Artificial intelligence in companies, everyone wants it but few know how to develop it
10 September 2019 | Written by Thomas Ducato
The ARGO Vision company has been working with companies since 2016 to implement AI within products and services
According to a survey by the Gartner company in early 2019, the number of companies that use artificial intelligence has grown by 270% in the last four years. Important numbers for a rapidly growing and expanding technology, which is attracting the attention of an increasing number of companies which, compared to the past, consider it ready for massive adoption. The markets affected by this revolution are more and more and not always companies are able to master these technologies internally. The market, therefore, requires a new type of technological company, able to create customized solutions for customers and that supports in this delicate and exciting process of innovation. Among these is ARGO Vision, an innovative startup, founded in 2016 in Milan, which deals with artificial vision.
We interviewed Alessandro Ferrari, founder, and administrator of ARGO Vision.
How did your company come about and what does it do?
ARGO Vision was founded in 2016, we have just completed three years. We were born with the idea of developing machine learning and computer vision solutions in an open innovation logic. We work with companies that by their nature, size or competence do not have the ability to develop solutions related to the world of artificial intelligence. We bring experience and expertise within these realities, in their products, services and production processes to enhance their offer with our algorithms. We do this with the logic of open innovation: we “inject” our artificial intelligence into the customer’s product so that it can evolve. There is a sharing on several levels: technological, strategic and commercial.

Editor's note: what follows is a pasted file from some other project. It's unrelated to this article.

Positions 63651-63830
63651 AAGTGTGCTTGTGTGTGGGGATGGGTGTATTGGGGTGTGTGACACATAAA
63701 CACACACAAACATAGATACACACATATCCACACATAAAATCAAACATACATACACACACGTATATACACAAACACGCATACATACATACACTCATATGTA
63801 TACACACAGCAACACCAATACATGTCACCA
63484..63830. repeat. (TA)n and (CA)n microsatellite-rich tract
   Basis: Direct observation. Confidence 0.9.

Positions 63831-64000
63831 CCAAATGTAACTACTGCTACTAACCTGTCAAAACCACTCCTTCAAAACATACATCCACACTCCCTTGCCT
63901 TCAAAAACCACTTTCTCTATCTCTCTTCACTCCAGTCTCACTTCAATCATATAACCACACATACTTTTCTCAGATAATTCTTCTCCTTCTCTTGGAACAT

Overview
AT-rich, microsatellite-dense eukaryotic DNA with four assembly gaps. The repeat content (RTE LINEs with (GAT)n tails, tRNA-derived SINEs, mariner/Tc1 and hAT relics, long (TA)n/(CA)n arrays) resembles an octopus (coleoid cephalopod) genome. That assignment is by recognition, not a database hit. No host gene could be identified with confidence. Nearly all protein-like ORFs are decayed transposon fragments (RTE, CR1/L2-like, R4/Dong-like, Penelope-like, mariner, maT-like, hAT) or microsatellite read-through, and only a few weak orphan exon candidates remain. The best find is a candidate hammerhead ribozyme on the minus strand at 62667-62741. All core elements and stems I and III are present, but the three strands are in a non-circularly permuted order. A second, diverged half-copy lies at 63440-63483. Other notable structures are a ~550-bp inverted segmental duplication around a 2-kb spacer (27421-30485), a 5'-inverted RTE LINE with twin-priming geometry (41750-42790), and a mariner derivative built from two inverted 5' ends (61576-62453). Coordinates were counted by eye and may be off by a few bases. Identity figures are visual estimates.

Does this approach work?
Definitely yes, we are winning our bet. The demand for this type of collaboration in recent years has soared. Companies that come to us have innovative ideas to implement, but do not have the necessary skills: they are companies that have understood that they must evolve quickly to remain competitive. To use a metaphor, ARGO Vision adds cashmere to the customer’s piece of clothing to take it to a higher level of performance and value. We use proprietary technologies: we started three years ago with our algorithmic core that we still continue to improve and extend according to new products and projects that are commissioned to us. Continuous technical updating and scientific research are the keys to our competitiveness.
What are you specialized in?
Artificial intelligence is a very large sector, there are many variations of the term IA. We specialize in two of the pillars of AI: computer vision and machine learning. Our technologies are directly or indirectly used by thousands of users all over the world, to date a dozen companies use ARGO Vision technology in different markets.
Can you give us an example?
One of the most innovative projects we can mention is “CyclopEye”, the neural sensor for the most advanced smart parking on the market: AGLA Elettronica, a project partner company, wanted to develop a new solution for smart parking based on AI and computer vision: in a few meetings we defined the project and established the “roles”: AGLA Elettronica was responsible for the design and production of the hardware, we provided the AI software and algorithms and now we jointly propose the product on the market. Returning to a more general discourse we have products and technologies of great perspective in many sectors: augmented reality, virtual reality, medical, big data, smart mobility, industrial quality control, and others. Our approach to the market is horizontal, I would say systemic more that vertical or product.
How is your team structured?
At the moment, considering only the research and development part, we are all 6 with an IT or mathematical background. The selected people must have specific skills and, I must admit, it is not easy to find them: for us, it is not necessary for them to have experience in AI but must have above-average mathematical and code development skills. Internally we have a sort of academy with which we train all employees on an ongoing basis. Paradoxically, the recruiting process is turning out to be more complicated than the “normal” development activity.